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Along Adamo, a statement to match the bold history of Ybor City

TAMPA

Rolling by on Adamo Drive, thousands of motorists have gotten glimpses under the scaffolding of the work in progress, but a huge mural painted to tell the story of Ybor City makes its official unobstructed debut next week.

"I love it," said Mayor Bob Buckhorn, who will dedicate the mural at 2 p.m. Tuesday. "It is a tribute to the diversity and the history of Ybor City. Ybor City is not shy and reserved. Ybor City is bold. Ybor City is colorful. I'm a big believer in public art anyway, and I think it's a great addition to Ybor City."

The 12,000-square-foot mural has been painted on the side of Fabricated Products of Tampa overlooking Adamo Drive between 17th and 19th streets. At 35 feet tall, organizers say, it will be one of the largest, if not the largest, outdoor murals in Florida.

And it's meant to convey a three-part message: This is where Tampa began. This is a community of artistic expression. And here is a gateway to Ybor City's heritage, so come on in.

Fundraising for the $30,000 project began about three years ago, with support coming from the city, the Ybor City Development Corp. and about two dozen Ybor businesses and other organizations. The walls were treated to prevent corrosion before scaffolding went up in September.

Michael Parker, an adjunct instructor of art at Hillsborough Community College in Ybor City, recruited students to help paint and interviewed residents as part of his research. Among the people included in the mural is surgeon Frank Adamo, who was born in Ybor City.

David Scott, the Ybor City businessman who led the effort to organize and raise money for the project, told the City Council this month the project should help preserve "that sense of what Ybor is."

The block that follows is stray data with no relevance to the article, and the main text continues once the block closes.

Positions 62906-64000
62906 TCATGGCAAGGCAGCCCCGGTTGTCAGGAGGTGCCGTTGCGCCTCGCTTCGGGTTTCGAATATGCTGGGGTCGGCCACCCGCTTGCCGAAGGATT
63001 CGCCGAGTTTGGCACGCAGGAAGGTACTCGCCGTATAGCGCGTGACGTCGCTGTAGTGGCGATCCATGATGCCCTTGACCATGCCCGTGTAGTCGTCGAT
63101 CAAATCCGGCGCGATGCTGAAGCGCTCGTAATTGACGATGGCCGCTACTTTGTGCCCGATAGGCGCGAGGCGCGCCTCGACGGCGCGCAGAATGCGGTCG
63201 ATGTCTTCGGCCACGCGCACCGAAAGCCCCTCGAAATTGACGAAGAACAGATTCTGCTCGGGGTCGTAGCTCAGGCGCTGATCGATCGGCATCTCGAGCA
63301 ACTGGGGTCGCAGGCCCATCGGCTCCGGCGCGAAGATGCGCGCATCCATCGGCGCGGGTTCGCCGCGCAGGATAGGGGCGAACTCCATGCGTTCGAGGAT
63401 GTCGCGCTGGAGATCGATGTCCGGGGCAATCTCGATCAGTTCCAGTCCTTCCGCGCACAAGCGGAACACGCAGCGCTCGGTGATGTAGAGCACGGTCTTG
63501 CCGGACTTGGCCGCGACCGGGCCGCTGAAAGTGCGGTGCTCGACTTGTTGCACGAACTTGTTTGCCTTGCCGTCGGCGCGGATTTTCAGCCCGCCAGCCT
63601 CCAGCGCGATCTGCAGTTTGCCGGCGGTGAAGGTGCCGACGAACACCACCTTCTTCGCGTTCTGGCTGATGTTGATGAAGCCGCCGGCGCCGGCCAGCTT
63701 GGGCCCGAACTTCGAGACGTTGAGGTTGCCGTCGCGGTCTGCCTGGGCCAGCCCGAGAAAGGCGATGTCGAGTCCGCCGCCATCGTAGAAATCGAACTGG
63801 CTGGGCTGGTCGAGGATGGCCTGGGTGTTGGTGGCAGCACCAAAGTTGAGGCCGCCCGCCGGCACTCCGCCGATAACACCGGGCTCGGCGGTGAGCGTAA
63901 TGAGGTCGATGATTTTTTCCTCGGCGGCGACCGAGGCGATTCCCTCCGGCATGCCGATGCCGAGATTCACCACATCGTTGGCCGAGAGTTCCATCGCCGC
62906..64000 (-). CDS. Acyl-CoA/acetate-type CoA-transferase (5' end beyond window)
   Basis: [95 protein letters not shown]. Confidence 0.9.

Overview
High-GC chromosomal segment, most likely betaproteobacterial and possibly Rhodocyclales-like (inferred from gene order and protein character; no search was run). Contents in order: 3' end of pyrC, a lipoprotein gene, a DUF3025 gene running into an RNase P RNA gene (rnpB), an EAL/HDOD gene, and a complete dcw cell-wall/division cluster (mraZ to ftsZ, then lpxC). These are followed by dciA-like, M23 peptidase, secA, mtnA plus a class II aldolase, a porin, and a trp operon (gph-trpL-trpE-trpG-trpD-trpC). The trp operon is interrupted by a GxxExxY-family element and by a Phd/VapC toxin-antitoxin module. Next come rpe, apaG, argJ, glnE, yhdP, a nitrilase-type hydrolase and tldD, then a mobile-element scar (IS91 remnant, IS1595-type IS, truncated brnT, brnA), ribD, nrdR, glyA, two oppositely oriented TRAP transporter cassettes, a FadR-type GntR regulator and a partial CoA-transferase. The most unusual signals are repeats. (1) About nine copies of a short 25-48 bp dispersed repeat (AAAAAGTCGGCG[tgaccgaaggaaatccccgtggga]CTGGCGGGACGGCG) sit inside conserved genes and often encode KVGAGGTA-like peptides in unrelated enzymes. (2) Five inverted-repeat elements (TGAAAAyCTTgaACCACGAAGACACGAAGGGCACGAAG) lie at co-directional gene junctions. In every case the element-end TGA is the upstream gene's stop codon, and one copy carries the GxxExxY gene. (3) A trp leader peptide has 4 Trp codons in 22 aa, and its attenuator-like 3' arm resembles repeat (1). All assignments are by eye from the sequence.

"When you look at this image," he said, "there are so many messages relevant … to the heritage of Ybor City, the cigar industry and Tampa's origins writ large. It will be a good contribution and a point of interest."

What happens, council member Mike Suarez asked, if someone wants to redevelop that section of Adamo?

Under a contract allowing the project to move forward, the mural won't be touched for six years, Scott said. But after that, since the mural is painted on corrugated steel, it could be taken off the building easily if necessary.

"You could put that anywhere," he said. "It could be relocated."

Richard Danielson can be reached at danielson@tampabay.com, (813) 226-3403 or @Danielson_Times on Twitter.

For West Tampa, a 10-story tribute

A water tank painted like an old-fashioned cigar band is coming to West Tampa.

City officials plan to spend $350,000 repairing and recoating the 126-foot-tall tank, which was built in 1954 and is one of two in the city.

The city will then spend $33,800 to paint the tank as a way of honoring the area's history and culture. The city of West Tampa was incorporated in 1895 and grew as the cigar industry boomed. By 1905 it was ranked Florida's fifth-largest city. Tampa annexed it in 1925.

"Given its foundation in the cigar industry, that piece of art could not be more reflective of West Tampa," Mayor Bob Buckhorn said.

Artists Peter and Rolf Goetzinger have been chosen to paint the tower. The brothers specialize in painting murals for public spaces, and have created murals on water tanks or other structures for Indian reservations and communities in Washington, Wyoming, Missouri and California.

The water tank, which is still in use, needs to be resealed and would have been painted anyway, officials say. The recoating and painting is expected to begin next January and is scheduled to take four months.

When finished, the tower's painting will be visible from downtown and Interstate 275.

Richard Danielson, Times staff writer

Along Adamo, a statement to match the bold history of Ybor City 05/18/13 [Last modified: Friday, May 17, 2013 2:56pm]
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